Depending on the context/situation there could be a difference in meaning. A victim has suffered some injury as a result of something someone else consciously did: murder victim, robbery etc. A casualty suffered an injury -- physical, psychological, financial, -- as a result of some natural occurrence -- flood, tornado, even war. Another distinction to me at least is 'casualty' implies the person survived, 'victim' implies the person didn't. Let me add though that these are just my impressions and other users may have a completely different take on it.
That should be OK. It was probably wrong because nobody has thought of putting it in the list of correct answers. http://www.wordreference.com/iten/reverse/vittima http://context.reverso.net/traduction/italien-anglais/vittima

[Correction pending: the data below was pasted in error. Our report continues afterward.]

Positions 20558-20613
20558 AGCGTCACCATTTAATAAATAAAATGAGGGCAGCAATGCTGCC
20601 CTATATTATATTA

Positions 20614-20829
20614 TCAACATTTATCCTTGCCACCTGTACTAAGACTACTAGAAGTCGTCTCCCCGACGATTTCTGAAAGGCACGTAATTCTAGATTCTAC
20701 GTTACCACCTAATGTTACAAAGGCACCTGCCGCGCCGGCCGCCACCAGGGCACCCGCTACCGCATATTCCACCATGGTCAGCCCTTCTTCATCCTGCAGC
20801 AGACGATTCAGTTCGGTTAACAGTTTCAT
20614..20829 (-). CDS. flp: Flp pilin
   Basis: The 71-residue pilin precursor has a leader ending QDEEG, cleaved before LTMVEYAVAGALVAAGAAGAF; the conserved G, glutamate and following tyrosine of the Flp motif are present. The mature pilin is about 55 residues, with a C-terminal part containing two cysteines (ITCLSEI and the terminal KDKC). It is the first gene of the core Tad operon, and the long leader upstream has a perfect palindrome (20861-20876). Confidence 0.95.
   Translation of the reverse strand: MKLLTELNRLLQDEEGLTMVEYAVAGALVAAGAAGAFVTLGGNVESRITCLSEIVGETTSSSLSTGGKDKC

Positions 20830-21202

It depends on the lesson. I don't think Duo accepts "yarn" for "la lana" yet, even though it is the preferred word in the US for "string made from wool". Also, "lounge" in the US is usually an area for relaxation in a hotel, airport, workplace, or even some kinds of bars, but Duo always shows it as a living room in a house, which I hear is sometimes called a "lounge" in British English but not in American English.